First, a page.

Wilderness in National Parks casts light on the complicated relationship between the National Park Service and its policy goals of wilderness preservation and recreation. By examining the overlapping and sometimes contradictory responsibilities of the park service and the national wilderness preservation system, John C. Miles finds the National Park Service still struggling to deal with an idea that lies at the core of its mission and yet complicates that mission, nearly one hundred years into its existence. The National Park Service's ambivalence about wilderness is traced from its beginning to the turn of the twenty-first century. The Service is charged with managing more wilderness acreage than any government agency in the world and, in its early years, frequently favored development over preservation. The public has perceived national parks as permanently protected wilderness resources, but in reality this public confidence rests on shaky ground. Miles shows how changing conceptions of wilderness affected park management over the years, with a focus on the tension between the goals of providing recreational spaces for the American people and leaving lands pristine and undeveloped for future generations.
Release on 1988 | by United States. Congress. House. Committee on Interior and Insular Affairs. Subcommittee on National Parks and Public Lands
Boundary Peak NEVADA NATIONAL FOREST WILDERNESS Proposed by FRIENDS OF NEVADA WILDERNESS August 1985 085 Cal Spring Mons . Designated Yilderness ( Jarbidge ) New Wilderness Proposed by FNW in Mevada's National Forests.
Author: United States. Congress. House. Committee on Interior and Insular Affairs. Subcommittee on National Parks and Public Lands
New. Wilderness. Ú/. The Puritans found some of their most creative metaphors in biblical imagery. ... But, unlike the first exodus people, Higgenson's “new wilderness” people, the Puritans, are seen as a true covenant community that ...
Author: Regis A. Duffy
Publisher: Wipf and Stock Publishers
A penetrating study of the impact of culture on the Catholic Church in the U.S., and the importance of the Church to the culture."Emmaus," writes the author, "is not only the name of a town in the gospel of Luke. It is also a state of mind." He portrays the American Emmaus as an ongoing conversion walk of twentieth-century Christians who attempt to recognize the crucified and risen Christ within the complex and pluralistic cultures of the United States. He focuses on the connections between being Catholic and American at this point in history, challenges the Church to give witness to the gospel message, and shows how it is through liturgy (the gathered American community) that the Church once again takes the walk to Emmaus. Here are insights not only for Catholics but for Christians of every denomination.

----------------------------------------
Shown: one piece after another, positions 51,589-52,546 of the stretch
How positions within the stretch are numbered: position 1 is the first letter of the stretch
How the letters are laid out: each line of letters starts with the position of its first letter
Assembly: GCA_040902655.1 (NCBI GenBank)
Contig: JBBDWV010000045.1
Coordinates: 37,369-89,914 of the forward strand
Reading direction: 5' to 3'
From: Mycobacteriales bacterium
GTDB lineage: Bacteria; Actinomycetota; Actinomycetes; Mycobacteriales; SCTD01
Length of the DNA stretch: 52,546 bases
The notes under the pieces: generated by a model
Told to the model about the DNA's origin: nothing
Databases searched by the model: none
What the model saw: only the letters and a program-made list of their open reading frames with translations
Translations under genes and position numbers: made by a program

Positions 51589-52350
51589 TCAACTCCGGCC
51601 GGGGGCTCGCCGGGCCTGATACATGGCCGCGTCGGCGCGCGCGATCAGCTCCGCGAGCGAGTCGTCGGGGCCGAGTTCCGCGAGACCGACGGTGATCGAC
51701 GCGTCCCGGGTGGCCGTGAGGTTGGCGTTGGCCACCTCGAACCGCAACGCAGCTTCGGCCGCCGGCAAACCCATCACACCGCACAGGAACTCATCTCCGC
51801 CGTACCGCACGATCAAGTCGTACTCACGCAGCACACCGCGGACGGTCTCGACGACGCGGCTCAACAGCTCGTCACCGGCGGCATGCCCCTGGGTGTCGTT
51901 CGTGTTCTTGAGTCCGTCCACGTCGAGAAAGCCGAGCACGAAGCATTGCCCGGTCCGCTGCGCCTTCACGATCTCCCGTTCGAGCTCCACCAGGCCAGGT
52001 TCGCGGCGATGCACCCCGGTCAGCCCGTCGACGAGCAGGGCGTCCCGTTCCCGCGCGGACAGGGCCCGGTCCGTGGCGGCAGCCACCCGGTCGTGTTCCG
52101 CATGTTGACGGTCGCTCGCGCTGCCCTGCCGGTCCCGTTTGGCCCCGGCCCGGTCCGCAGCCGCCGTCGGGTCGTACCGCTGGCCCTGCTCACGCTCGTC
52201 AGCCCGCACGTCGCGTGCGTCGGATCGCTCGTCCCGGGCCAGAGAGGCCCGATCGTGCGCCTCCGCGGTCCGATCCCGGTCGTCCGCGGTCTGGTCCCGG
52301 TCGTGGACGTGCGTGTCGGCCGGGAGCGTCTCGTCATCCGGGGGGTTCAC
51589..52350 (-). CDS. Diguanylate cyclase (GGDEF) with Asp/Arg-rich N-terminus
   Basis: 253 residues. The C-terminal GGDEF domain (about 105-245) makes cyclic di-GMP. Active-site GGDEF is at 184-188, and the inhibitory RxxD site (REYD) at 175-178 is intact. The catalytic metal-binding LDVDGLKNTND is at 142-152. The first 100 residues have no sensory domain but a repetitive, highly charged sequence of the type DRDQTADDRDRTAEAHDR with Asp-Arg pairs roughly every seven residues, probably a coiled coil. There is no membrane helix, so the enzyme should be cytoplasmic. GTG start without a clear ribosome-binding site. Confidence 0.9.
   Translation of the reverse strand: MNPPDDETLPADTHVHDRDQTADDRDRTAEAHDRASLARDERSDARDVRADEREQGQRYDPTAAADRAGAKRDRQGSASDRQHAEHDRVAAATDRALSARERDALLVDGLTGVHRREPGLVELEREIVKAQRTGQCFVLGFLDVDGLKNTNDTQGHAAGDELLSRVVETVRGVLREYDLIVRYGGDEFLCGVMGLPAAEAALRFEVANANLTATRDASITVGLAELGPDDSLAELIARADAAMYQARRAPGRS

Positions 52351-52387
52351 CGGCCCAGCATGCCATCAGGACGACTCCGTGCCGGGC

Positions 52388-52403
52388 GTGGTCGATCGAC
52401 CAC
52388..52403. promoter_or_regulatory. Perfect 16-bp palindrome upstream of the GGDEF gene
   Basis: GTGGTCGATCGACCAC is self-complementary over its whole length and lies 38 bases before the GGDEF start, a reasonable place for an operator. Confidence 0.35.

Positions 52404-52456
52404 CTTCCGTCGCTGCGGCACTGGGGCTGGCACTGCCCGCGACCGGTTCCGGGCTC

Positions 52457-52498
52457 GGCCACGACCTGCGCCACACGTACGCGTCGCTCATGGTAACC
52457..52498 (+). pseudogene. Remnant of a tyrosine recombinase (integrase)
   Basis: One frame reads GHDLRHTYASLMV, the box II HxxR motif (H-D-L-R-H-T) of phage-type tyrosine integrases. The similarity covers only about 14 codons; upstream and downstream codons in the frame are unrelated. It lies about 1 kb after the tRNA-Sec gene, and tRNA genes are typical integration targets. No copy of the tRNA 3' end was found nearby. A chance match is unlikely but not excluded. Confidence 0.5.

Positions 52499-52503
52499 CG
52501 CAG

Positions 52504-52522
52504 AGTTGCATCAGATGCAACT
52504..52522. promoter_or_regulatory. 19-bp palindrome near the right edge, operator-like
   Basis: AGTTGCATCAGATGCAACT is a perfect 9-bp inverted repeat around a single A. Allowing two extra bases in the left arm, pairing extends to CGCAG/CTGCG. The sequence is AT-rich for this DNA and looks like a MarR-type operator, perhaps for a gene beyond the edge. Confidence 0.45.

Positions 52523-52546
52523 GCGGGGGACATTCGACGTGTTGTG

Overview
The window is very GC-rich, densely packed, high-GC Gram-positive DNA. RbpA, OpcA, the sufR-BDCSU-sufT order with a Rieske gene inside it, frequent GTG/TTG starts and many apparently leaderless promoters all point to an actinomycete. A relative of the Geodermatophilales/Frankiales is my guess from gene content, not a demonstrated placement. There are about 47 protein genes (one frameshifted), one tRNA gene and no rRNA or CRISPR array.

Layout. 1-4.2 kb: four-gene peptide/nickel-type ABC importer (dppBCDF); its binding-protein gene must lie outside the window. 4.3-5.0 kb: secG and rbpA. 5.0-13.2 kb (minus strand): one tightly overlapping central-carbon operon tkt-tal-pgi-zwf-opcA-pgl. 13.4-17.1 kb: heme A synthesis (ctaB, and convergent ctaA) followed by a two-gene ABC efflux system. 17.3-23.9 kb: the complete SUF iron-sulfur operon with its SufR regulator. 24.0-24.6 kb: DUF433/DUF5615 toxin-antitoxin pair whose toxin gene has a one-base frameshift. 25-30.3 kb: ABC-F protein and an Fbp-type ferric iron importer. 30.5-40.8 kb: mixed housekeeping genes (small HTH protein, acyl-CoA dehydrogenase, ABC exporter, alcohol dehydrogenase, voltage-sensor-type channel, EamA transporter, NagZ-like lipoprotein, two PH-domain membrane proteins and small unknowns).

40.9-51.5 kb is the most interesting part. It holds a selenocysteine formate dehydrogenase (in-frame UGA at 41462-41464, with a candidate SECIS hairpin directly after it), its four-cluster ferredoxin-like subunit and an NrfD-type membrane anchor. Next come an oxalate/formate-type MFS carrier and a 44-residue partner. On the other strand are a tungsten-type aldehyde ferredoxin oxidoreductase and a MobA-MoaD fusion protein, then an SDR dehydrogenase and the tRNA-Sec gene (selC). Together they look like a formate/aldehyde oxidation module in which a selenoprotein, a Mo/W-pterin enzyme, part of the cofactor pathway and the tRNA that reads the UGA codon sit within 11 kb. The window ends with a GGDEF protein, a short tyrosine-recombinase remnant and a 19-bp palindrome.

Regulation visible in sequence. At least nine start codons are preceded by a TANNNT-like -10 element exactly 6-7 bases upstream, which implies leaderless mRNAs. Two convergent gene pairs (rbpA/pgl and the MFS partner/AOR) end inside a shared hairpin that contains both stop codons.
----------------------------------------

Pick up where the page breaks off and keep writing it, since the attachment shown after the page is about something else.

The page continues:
Release on 1979 | by United States. Congress. Senate. Committee on Energy and Natural Resources. Subcommittee on Parks, Recreation, and Renewable Resources
The reasoning was that Mallard and Bargamin were being considered for possible wilderness classification in the then - current Salmon River Breaks Primitive Area Study and they were also declared “ new wilderness study areas ” under ...
Author: United States. Congress. Senate. Committee on Energy and Natural Resources. Subcommittee on Parks, Recreation, and Renewable Resources
Category: Frank Church-River of No Return Wilderness (Idaho)
Release on 1989 | by United States. Congress. Senate. Committee on Energy and Natural Resources. Subcommittee on Public Lands, National Parks, and Forests